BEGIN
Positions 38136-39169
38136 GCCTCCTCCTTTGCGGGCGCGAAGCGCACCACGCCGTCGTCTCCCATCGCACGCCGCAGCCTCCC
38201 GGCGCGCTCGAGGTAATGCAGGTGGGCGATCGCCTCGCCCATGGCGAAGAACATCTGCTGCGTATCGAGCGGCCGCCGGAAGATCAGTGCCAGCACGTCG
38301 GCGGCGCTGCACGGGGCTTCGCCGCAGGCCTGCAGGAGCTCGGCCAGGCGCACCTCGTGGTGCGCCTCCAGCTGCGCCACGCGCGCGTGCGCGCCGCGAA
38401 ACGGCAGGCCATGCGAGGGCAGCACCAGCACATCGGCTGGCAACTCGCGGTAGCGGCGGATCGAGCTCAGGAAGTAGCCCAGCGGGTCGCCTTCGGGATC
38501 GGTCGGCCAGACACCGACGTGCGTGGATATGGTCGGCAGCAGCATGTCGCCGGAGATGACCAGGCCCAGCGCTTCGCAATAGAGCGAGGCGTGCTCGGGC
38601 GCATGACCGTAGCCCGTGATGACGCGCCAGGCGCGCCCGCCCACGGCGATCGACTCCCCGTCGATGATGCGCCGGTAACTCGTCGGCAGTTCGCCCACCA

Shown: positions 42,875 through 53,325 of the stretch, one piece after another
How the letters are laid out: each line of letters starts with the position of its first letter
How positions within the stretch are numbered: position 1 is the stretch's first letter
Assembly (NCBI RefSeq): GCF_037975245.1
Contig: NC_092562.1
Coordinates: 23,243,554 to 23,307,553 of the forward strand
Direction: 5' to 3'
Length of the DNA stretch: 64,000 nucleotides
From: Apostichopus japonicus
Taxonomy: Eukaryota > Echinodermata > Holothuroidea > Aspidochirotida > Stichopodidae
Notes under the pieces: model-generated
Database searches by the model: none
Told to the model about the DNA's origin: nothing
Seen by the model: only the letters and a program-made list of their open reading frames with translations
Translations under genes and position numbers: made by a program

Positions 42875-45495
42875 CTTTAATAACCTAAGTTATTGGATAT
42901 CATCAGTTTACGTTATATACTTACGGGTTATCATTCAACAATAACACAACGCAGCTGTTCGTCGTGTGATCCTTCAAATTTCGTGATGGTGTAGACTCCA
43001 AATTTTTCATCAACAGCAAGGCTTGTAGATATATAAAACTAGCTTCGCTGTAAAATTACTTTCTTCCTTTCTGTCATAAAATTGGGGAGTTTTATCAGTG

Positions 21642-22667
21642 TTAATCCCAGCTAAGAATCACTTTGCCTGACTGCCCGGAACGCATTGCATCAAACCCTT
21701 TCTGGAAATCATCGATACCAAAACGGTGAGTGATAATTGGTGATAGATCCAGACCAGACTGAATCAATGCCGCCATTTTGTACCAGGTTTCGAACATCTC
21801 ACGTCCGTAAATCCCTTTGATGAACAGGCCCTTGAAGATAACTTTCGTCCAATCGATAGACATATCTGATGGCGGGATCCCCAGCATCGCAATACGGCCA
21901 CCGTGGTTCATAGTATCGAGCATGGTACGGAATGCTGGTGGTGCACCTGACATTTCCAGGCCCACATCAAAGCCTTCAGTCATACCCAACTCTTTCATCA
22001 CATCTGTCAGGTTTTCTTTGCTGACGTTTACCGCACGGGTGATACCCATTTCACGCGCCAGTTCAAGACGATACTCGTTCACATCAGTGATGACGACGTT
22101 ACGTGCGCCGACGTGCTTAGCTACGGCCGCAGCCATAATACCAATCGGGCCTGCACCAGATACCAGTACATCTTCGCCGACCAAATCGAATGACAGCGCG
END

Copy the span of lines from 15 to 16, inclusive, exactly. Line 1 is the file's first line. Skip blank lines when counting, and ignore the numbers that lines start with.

Length of the DNA stretch: 64,000 nucleotides
From: Apostichopus japonicus